Thresholding an Image

In order to turn a colored image, such as the one captured by your camera, into a binary image, with the target as the “foreground”, we need to threshold the image using the hue, saturation, and value of each pixel.

The HSV Model

Unlike RGB, HSV allows you to not only filter based on the colors of the pixels, but also by the intensity of color and the brightness.

  • Hue: Measures the color of the pixel.

  • Saturation: Measures the intensity of color of the pixel.

  • Value: Measures the brighness of the pixel.

The effects hue, saturation, and value each have on a color.

You can use OpenCV to convert a BGR image matrix to HSV.

hsv_img = cv2.cvtColor(input_img, cv2.COLOR_BGR2HSV)


OpenCV’s hue range is from 1° to 180° instead of the common 1° to 360°. In order to convert a common hue value to OpenCV, divide by 2.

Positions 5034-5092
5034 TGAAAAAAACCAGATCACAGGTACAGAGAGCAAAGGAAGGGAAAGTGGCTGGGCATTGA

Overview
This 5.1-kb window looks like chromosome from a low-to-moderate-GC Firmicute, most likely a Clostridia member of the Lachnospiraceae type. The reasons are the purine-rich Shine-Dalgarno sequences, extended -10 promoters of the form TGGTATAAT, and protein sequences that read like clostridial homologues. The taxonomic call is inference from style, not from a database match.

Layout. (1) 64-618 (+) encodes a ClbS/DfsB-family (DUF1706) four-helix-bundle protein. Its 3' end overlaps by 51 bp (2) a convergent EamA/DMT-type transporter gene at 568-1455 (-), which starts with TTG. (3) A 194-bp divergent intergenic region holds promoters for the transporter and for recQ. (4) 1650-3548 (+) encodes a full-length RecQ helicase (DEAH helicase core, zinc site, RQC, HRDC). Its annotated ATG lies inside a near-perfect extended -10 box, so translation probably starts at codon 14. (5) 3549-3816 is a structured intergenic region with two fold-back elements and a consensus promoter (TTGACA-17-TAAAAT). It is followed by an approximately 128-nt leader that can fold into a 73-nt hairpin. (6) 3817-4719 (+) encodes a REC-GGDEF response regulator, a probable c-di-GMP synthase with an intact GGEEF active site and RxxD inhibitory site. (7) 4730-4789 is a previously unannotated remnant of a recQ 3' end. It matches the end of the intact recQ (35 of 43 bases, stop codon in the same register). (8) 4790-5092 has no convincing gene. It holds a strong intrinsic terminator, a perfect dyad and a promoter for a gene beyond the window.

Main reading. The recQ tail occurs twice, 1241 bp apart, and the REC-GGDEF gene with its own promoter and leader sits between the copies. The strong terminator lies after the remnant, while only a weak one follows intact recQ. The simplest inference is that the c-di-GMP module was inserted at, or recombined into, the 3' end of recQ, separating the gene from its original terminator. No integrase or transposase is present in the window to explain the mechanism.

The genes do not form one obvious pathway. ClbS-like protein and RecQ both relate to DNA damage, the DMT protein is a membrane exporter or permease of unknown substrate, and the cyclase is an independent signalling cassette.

We will use this field image as an example for the whole process of image processing.

A low brightness image with the retroreflective tape showing green.

By thresholding the image using HSV, you can separate the image into the vision target (foreground), and the other things that the camera sees (background). The following code example converts a HSV image into a binary image by thresholding with HSV values.

binary_img = cv2.inRange(hsv_img, (min_hue, min_sat, min_val), (max_hue, max_sat, max_val))


These values may have to be tuned on an per-venue basis, as ambient lighting may differ across venues. It is recommended to allow editing of these values through NetworkTables in order to facilitate on-the-fly editing.

After thresholding, your image should look like this.

After thresholding most of the rest or the image is masked out and the green tape is returned at white.

As you can see, the thresholding process may not be 100% clean. You can use morphological operations to deal with the noise.